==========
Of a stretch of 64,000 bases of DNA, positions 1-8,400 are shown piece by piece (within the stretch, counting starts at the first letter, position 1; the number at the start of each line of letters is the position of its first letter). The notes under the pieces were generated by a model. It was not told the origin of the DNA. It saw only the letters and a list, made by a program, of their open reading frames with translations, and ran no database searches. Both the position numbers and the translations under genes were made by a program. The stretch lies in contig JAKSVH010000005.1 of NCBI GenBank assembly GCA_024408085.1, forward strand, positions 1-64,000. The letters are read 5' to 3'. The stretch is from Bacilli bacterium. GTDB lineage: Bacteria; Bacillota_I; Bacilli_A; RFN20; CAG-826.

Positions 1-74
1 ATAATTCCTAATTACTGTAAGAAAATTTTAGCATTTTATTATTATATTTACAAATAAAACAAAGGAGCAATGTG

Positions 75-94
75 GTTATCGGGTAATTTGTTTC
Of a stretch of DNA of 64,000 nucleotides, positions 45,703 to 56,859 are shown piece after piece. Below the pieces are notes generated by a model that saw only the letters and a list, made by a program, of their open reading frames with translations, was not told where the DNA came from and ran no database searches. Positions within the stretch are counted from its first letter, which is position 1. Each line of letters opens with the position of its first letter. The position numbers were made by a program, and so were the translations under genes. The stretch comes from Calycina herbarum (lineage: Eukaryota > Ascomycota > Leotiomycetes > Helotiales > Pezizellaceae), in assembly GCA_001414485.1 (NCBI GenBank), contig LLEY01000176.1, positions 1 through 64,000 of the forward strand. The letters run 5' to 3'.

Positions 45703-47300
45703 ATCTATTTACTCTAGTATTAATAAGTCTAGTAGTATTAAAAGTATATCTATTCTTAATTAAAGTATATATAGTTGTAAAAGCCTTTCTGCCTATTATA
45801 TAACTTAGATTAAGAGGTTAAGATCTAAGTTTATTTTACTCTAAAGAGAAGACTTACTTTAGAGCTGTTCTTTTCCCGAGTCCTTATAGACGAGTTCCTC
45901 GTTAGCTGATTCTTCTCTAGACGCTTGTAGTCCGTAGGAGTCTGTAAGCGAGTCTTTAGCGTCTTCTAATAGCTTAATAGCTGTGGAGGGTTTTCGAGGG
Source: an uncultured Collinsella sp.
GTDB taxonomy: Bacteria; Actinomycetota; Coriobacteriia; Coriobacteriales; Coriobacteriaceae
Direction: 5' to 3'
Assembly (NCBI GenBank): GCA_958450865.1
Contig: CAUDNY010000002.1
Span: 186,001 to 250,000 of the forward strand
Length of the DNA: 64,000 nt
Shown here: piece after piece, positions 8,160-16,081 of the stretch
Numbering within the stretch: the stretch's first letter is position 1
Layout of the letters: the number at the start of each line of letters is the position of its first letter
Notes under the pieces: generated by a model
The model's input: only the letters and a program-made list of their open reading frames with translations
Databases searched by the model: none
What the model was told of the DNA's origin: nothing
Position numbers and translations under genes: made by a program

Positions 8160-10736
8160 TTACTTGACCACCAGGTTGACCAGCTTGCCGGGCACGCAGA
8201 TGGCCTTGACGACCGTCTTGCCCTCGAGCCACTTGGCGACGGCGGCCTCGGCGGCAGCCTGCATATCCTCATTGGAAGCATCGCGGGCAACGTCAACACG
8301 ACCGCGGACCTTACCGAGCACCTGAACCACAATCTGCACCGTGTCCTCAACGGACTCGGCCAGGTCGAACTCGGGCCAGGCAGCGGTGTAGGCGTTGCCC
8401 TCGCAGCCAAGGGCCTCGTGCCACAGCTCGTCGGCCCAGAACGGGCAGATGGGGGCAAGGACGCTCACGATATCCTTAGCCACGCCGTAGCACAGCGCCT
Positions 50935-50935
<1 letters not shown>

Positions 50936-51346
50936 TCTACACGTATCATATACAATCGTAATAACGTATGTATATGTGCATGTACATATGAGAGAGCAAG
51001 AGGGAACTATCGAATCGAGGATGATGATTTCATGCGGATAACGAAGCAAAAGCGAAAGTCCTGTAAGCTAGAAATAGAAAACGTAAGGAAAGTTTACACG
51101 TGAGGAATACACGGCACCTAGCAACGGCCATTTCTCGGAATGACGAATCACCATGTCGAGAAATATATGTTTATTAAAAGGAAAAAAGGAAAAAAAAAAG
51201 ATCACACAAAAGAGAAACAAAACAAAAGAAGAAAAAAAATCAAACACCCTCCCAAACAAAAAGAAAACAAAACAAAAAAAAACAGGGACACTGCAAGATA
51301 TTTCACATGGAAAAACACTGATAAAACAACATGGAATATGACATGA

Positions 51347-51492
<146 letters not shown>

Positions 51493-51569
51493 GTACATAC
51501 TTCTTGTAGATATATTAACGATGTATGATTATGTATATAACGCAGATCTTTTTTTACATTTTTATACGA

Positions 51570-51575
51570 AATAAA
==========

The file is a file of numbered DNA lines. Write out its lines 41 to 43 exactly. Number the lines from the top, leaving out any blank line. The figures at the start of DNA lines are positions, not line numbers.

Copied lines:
Positions 51493-51569
51493 GTACATAC
51501 TTCTTGTAGATATATTAACGATGTATGATTATGTATATAACGCAGATCTTTTTTTACATTTTTATACGA